Canada Investment in Housing Construction: 2Q and May 2018

Canadian investment in new housing construction increased +6.3% from May 2017 to $4.8 billion in May, according to Statistics Canada Thursday. The year-over-year increase was led by spending on multiple-unit construction (apartment buildings, row houses and semi-detached houses), while spending on single-family homes was down.
Investment in non-residential building construction, meanwhile, totalled $14.3 billion in 2Q 2018, up +1.4% compared with 1Q. The commercial (+$123.7 million) and industrial (+$103.4 million) components were up, while the institutional component declined, said StatsCan.

Canada Construction Spending

Investment in Canadian new housing construction increased +6.3% from May 2017 to $4.8 billion in May, said Statistics Canada Thursday.
Apartment building construction rose in eight provinces, led by Quebec (+$225.2 million), Ontario (+$114.5 million) and British Columbia (+$93.2 million), accounting for 39.7% of total investment in new housing construction and the largest share on record since the start of this data series in 1992.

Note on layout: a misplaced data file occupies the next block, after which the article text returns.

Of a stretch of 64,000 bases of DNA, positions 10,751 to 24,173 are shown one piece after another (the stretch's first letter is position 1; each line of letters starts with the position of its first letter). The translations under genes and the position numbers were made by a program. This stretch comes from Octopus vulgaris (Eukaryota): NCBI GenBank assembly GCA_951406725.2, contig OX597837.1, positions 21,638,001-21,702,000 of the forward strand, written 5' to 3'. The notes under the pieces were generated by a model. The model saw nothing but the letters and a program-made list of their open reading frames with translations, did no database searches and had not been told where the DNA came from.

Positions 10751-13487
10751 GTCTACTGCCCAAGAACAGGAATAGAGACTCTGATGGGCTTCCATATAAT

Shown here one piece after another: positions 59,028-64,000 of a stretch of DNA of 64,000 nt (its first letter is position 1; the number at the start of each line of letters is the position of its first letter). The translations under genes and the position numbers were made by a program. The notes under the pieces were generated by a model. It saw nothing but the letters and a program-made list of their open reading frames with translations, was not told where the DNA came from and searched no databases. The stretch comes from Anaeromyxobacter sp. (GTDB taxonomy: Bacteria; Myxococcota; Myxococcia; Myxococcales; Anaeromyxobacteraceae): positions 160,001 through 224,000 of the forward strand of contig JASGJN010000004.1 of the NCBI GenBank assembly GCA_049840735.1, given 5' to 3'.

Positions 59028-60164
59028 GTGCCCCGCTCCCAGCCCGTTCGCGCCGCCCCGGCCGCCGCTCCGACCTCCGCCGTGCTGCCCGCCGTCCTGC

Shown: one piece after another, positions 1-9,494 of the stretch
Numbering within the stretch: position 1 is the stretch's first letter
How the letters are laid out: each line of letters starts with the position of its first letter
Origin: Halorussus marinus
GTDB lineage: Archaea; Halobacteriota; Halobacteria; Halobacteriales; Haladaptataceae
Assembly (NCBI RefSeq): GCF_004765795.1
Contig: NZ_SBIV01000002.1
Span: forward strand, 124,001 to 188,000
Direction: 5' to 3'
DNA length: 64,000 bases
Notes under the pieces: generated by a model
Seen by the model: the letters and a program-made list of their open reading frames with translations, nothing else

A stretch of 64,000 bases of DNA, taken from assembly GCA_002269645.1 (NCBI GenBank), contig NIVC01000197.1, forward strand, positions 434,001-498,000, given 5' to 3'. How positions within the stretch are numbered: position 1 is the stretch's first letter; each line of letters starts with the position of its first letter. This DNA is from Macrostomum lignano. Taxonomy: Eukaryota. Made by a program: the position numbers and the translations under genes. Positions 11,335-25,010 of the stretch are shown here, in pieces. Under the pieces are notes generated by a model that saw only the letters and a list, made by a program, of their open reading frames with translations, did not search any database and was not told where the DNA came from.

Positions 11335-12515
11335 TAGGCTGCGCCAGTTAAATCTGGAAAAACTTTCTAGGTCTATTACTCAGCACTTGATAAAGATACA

Spending on row house construction was up +11.7% (+$56.4 million) compared with May 2017, mainly driven by investment in Ontario (+$16.0 million), Alberta (+$15.3 million) and British Columbia (+$14.4 million).
Investment in semi-detached houses increased by +8.8% (+$19.7 million) in May compared with the same month in 2017. Quebec (+$8.7 million) and British Columbia (+$6.5 million) saw the largest provincial gains for this component.
Meanwhile, spending on Canadian single-family homes was down -9.9% (-$232.3 million) year over year. Overall, nine provinces reported lower spending, with Ontario (-$96.9 million) and Quebec (-$59.7 million) posting the largest declines.
Elsewhere, spending on institutional building construction was down -0.9% (-$35.3 million) compared with 1Q, according to Statistics Canada also Thursday.
This decrease follows four consecutive quarterly gains. Nationally, the decline stemmed from lower spending on schools (-$44.3 million), nursing homes (-$25.1 million), as well as penitentiaries, detention centres and courthouses (-$13.6 million). Hospitals, health care centres and clinics were the only building types with a quarterly increase, up $56.3 million.